Eric Garner Biography-Everything You Need To Know About Eric Garner

Eric Garner Biography–Everything You Need To Know About Eric Garner

Eric garner was born on September 15th, 1970 in New York City, New York. His mother was a subway operator. He worked as a mechanic and also in the city’s horticulture department for several years before he started having health problems which forced him to quit. His health problems include asthma, sleep apnea, and complications from diabetes. He had a wife and six children. He was popularly known in the community as a gentle giant.

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He was arrested over thirty times in his life, mostly for lower level offences such as driving without license, marijuana possession and selling untaxed cigarettes.


On July 17th, 2014, Eric garner died in Staten Island, New York city, after Daniel Pantaleo, a New York City Police Department (NYPD) officer, put him in a chokehold or headlock for fifteen seconds while arresting him. The filming of the incident brought police brutality into public awareness. The coking death of Eric Garner on video in 2014 helped bring the debate on interactions between white police officers and unharmed African Americans the national forefront.

On that faithful day, the NYPD officer approached on suspicion of selling untaxed cigarettes. After Garner told the police that he was tired of being harassed and that he was not selling untaxed cigarettes, the officers wanted to arrest Garner. When Officer Daniel Pantaleo tried to take Garner’s wrist behind his back, Garner pulled his arm away. Pantaleo put his arm around Garner’s neck and took him down onto the ground. After Pantaleo removed his arm from Garners neck he pushed the side of Garner’s face into the ground while four other officers moved to restrain Garner, who repeatedly said “I can’t breathe” eleven times while lying facing down on the side walk. After this he lost consciousness, officers turned him onto his side to ease his breathing. Garner remained lying on the sidewalk for over seven minutes while the officers waited for an ambulance to arrive. The officers and emergency medical technicians did not perform cardiopulmonary resuscitation (CPR) on Garner at the scene; according to the spokesperson for the PBA, this was because they believed that Garner was breathing and that it would be improper to perform CPR on anyone who is still breathing. He (Garner) was pronounced dead at the Richmond University Hospital one hour later.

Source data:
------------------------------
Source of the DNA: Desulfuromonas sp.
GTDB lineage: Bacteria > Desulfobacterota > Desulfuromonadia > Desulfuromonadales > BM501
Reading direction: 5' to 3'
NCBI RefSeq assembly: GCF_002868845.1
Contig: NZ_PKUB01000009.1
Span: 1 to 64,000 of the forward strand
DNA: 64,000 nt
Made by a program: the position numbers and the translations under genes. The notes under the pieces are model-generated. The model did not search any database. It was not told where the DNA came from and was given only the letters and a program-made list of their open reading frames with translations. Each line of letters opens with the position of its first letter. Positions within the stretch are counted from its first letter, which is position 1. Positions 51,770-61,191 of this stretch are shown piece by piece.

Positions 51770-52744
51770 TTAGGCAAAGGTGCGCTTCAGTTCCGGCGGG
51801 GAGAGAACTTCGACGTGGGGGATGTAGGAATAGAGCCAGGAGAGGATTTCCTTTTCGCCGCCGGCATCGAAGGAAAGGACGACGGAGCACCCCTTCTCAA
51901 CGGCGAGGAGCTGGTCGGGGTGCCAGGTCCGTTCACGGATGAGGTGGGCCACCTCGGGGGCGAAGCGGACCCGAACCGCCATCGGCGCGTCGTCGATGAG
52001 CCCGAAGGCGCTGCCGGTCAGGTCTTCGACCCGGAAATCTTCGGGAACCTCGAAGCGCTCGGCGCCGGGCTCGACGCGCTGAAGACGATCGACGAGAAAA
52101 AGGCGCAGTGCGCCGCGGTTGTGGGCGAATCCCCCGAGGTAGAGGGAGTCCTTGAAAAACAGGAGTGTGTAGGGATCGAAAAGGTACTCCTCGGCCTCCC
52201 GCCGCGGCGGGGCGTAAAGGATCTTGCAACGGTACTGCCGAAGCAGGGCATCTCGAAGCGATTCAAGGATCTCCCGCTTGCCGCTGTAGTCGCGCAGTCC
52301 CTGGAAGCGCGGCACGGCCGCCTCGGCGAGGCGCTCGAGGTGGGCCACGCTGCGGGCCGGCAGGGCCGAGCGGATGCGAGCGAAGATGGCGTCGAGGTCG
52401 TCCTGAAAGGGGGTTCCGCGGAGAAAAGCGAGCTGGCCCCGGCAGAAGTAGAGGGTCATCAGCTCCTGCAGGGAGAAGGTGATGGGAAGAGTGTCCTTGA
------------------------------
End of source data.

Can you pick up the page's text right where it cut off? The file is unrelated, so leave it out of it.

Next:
The police extensively argued that Garner was resisting arrest, but the chokehold used by Pantaleo was cited as a ‘dangerous maneuver’ by the NYPD and had been officially banned since 1993.

Pantaleo totally denied choking Garner. According to his lawyer (Pantaleo’s), a subsequent internal report from NYPD chief surgeon Eli Klienman, completed at the request of NYPD internal affairs Bureau, found that Pantaleo did not put Garner into a chokehold, and that Garner’s pre- existing health conditions contributed to his death.

However, the New York City Medical Examiner Doctor Floriana Persechino disagreed, stating that Garner died of an asthma attack brought on him by a chokehold and a lethal series of events. This conclusion was confirmed by an independent autopsy which found hemorrhaging around Garner’s neck. The NYPD internal affairs enquiry also determined that Pantaleo used a chokehold and also recommended disciplinary charges which were never filed by the department. The medical examiner ruled Garner’s dead as a homicide. A homicide is said to be a death caused by the intentional actions of another person or persons, which is not necessarily an intentional death or a criminal death.

On December 3rd, 2014, the Richmond County grand jury decided not to indict Pantaleo. On the same day, the United States department of justice announced that it would conduct an independent investigation. The above events stirred public protests and rallies, with charges of police brutality made by protesters.

By December 28, 2014, at least fifty protests had been held nationwide for Garner. On July 13, 2015, an out of court settlement was announced in which the city of New York was to pay Garner’s family the sum of $5.9 million.